What happens in Breakfast of Champions?
Kurt Vonnegut inserts himself into his novel Breakfast of Champions as both the narrator and a character. His protagonist, Kilgore Trout, is also a science-fiction writer, though a largely unsuccessful one whose work has only been published in pornographic magazines. One of Trout's fans, Fred T. Barry, invites him to speak at the Midland Arts Festival.
- Penniless and near destitute, Trout hitchhikes to New York City, where he hopes to catch a ride to Midland City with a long-haul truck driver. He's mugged shortly after arriving in New York City and is left with nothing but a copy of his novel Now It Can Be Told and a ten dollar bill hidden in his pants.
- Wealthy Midland City entrepreneur Dwayne Hoover is having a nervous breakdown. His wife killed herself by drinking a bottle of Drano, and the heartbroken Hoover struggles to cope. He suffers from hallucinations and echolalia, which cause him to lash out at his mistress and secretary, Francine Pefko.
- Trout finally arrives in Midland City, where he takes a room at the Holiday Inn that's hosting the arts festival. He's sitting in the hotel's cocktail lounge when Dwayne arrives. Dwayne attacks his son, the lounge pianist, as well as Trout, Francine, and Vonnegut, who has come to intercept Trout. At the end of the novel, Vonnegut sets Trout and his other characters free.
Published in 1973, Kurt Vonnegut’s Breakfast of Champions is a satiric novel that mixes humor with a depressing worldview. The satiric tone of the novel is established early when Vonnegut explains that the title of his book is actually a registered trademark of General Mills, but that it is “not intended” to disparage their “fine products.” However, the focus of Breakfast of Champions is not only the superficiality of corporate slogans. Vonnegut deconstructs the pursuit of happiness in America, as well as the concepts of liberty and equality. The novel is also deeply personal, and Vonnegut inserts himself into the text. The sprawling narrative even contains felt-pen drawings of things like electric chairs, an anus, and fried chicken. Vonnegut’s tale follows an unconventional plot and introduces characters in a seemingly haphazard way, but it is primarily organized around the stories of Kilgore Trout and Dwayne Hoover.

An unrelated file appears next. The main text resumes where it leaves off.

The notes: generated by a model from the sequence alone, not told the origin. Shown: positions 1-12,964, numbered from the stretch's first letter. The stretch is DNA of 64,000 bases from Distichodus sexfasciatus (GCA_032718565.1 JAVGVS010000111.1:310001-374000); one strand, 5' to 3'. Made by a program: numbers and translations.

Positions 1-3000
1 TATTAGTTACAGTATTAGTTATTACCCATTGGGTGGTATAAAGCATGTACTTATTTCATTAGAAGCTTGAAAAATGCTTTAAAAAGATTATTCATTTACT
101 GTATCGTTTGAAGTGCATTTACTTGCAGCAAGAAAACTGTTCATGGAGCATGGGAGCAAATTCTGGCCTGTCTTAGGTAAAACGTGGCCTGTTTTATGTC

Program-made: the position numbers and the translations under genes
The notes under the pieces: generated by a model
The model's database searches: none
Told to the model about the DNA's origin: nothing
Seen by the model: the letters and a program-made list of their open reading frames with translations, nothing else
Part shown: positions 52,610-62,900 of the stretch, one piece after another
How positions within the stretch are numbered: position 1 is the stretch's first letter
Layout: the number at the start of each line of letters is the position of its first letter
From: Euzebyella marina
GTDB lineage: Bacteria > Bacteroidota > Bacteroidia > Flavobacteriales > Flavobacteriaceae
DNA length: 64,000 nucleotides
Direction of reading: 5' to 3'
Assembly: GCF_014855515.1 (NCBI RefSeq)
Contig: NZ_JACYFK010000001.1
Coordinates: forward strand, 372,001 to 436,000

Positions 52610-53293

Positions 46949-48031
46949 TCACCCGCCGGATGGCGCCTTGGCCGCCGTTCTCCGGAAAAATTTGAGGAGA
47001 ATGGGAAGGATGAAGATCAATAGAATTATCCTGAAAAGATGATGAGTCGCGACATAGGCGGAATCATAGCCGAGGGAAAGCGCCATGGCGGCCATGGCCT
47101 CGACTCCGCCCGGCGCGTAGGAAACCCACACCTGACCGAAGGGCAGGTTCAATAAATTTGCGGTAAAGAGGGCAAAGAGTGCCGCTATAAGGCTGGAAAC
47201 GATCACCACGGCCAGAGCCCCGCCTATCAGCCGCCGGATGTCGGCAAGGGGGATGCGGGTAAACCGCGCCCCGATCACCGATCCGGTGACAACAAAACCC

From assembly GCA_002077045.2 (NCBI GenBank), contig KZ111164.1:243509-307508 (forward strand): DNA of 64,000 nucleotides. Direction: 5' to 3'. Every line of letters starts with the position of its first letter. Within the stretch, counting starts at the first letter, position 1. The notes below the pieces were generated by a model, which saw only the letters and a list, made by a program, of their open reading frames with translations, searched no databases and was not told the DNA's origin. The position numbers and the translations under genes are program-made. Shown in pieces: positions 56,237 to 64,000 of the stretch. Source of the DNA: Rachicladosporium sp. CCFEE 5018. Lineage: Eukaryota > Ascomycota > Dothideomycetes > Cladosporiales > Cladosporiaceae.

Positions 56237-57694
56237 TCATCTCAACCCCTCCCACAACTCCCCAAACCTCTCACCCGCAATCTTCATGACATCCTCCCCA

Trout is an eccentric, unsuccessful, and aging science fiction novelist who knows very little about science. He refers to mirrors as “leaks” that serve as gateways between universes. His work has been widely published, but only in pornographic magazines. However, when he receives a call to go to an arts festival in Midland City, it seems that he has become “fabulously well-to-do.” It turns out that his lone fan, Eliot Rosewater, has recommended Trout to speak at the Midland City Arts Festival. Trout may not be famous, but at least he owns a tuxedo, which is required. Upon reflection, Trout is not inclined to leave his parakeet, Bill, all alone, and he is about to decline the...
(The entire section is 2,713 words.)